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Home prices go up as affordability trends continue downward.

Home prices in 20 U.S. cities continued to advance at a solid, albeit a touch slower, pace in April, reflecting lingering inventory shortages, according to S&P CoreLogic Case-Shiller data released Tuesday. 20-city property values index increased 6.6% y/y (est. 6.8%), after rising 6.7% y/y (prev. 6.8%). National home-price gauge advanced 6.4% y/y after 6.5% seasonally adjusted 20-city index rose 0.2% m/m (est 0.4%), the smallest gain since July. The report indicates a respite in the steady acceleration in property values since the end of 2014. Seattle, San Francisco and Las Vegas led the gain among cities posting a year-over-year advance in April. Price gains in this recovery have been supported by healthy demand amid a strong labor market and improving consumer finances. At the same time, there’s a persistent shortage of available and affordable listings, and borrowing costs have risen this year. Property-price appreciation that’s outpacing wage growth also is a headwind for younger or first-time buyers, though a positive for homeowners’ equity. “The favorable economy and moderate mortgage rates both support recent gains in housing,” David Blitzer, chairman of the S&P index committee, said in a statement. “One factor pushing prices up is the continued low supply of homes for sale. The months-supply is currently 4.3 months, up from levels below 4 months earlier in the year, but still low.” All 20 cities in the index showed year-over-year gains, led by a 13.1% increase in Seattle and a 12.7% advance in Las Vegas. After seasonal adjustment, Detroit had the biggest month-over-month rise at 1.3%, followed by a 1.1% increases in both Las Vegas and Seattle. Home prices fell in New York, San Francisco and Washington from the prior month.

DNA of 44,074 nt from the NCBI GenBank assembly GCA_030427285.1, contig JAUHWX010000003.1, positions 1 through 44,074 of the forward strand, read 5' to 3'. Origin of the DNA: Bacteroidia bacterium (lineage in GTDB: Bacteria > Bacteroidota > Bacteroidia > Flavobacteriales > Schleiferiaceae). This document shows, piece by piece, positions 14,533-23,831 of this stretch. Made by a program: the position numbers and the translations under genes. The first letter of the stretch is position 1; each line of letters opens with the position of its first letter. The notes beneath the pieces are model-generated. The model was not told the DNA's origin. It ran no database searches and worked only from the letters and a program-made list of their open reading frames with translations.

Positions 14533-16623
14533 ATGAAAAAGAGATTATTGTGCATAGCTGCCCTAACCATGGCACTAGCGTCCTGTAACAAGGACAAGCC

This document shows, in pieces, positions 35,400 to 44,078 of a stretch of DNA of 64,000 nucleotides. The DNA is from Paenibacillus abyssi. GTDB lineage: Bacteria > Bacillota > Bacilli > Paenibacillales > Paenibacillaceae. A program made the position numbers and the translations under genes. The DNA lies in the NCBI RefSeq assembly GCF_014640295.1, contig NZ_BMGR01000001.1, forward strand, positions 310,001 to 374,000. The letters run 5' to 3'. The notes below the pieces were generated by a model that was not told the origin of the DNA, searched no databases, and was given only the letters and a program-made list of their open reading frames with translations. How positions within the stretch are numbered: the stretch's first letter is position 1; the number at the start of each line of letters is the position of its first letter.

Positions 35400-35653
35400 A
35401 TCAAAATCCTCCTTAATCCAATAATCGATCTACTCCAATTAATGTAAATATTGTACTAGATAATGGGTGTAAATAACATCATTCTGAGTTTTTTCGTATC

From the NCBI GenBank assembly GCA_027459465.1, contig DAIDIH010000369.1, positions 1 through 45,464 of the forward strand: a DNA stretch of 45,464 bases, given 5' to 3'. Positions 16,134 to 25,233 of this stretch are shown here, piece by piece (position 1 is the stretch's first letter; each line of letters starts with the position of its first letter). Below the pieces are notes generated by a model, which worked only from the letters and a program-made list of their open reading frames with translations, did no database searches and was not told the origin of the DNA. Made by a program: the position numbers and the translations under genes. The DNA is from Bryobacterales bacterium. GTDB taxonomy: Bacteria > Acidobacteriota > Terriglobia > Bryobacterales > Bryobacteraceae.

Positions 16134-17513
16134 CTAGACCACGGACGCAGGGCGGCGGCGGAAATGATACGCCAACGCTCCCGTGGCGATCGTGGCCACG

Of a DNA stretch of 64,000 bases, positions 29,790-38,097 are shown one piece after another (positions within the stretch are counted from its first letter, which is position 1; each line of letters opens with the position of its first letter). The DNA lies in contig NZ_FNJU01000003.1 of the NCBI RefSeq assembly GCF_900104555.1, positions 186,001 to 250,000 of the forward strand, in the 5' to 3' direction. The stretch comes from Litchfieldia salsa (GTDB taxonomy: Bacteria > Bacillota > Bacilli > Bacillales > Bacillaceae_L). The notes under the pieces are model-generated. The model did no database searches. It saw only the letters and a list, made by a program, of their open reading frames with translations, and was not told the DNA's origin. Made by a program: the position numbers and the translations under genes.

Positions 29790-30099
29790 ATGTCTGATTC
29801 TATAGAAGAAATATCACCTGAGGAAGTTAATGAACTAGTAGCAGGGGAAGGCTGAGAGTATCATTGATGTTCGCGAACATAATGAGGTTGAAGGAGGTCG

Copyright 2018 Bloomberg. All rights reserved. This material may not be published, broadcast, rewritten, or redistributed.

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